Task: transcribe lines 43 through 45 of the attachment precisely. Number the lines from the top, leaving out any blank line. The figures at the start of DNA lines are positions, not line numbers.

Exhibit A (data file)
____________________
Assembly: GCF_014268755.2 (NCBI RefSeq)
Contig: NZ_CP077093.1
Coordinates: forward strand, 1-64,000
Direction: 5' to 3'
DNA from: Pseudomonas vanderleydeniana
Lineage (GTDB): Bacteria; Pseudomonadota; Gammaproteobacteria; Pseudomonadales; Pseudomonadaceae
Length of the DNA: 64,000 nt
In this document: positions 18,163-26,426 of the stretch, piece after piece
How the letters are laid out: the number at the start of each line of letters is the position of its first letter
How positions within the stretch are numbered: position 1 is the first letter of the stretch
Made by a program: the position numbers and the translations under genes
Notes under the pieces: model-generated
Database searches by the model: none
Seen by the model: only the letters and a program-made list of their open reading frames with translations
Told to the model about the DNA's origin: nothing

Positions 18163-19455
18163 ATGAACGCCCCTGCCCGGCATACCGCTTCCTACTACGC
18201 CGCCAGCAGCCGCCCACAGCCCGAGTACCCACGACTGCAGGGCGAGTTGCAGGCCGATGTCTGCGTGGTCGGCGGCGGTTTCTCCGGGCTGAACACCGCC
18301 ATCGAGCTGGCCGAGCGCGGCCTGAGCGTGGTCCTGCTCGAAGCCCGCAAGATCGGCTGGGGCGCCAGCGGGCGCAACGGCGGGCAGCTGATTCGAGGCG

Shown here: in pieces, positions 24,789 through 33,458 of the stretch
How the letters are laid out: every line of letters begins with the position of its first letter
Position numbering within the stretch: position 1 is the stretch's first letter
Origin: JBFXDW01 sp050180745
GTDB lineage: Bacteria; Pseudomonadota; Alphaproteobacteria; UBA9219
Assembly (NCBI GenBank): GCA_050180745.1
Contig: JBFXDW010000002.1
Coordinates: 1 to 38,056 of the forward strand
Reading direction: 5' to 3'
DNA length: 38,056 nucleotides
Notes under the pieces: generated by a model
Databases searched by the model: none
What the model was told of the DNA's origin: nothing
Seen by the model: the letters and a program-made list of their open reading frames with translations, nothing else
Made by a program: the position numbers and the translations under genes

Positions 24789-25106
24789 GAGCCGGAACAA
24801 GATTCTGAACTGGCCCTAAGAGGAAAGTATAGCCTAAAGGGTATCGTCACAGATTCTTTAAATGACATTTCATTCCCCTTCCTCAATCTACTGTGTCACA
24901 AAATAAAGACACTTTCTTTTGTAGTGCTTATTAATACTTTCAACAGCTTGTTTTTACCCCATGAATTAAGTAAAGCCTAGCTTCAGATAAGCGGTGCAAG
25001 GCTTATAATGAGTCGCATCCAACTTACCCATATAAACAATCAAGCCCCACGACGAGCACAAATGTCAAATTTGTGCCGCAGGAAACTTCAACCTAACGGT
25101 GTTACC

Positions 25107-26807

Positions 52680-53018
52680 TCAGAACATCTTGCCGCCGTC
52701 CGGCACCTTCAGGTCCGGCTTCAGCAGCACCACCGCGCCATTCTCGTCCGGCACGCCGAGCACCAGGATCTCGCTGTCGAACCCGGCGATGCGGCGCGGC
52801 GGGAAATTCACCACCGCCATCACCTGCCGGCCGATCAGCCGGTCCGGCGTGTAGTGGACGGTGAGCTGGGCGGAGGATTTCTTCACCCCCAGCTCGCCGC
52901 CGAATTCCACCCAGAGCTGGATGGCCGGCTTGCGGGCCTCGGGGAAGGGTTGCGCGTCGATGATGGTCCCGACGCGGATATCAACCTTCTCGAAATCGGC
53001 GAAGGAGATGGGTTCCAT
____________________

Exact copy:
52680 TCAGAACATCTTGCCGCCGTC
52701 CGGCACCTTCAGGTCCGGCTTCAGCAGCACCACCGCGCCATTCTCGTCCGGCACGCCGAGCACCAGGATCTCGCTGTCGAACCCGGCGATGCGGCGCGGC
52801 GGGAAATTCACCACCGCCATCACCTGCCGGCCGATCAGCCGGTCCGGCGTGTAGTGGACGGTGAGCTGGGCGGAGGATTTCTTCACCCCCAGCTCGCCGC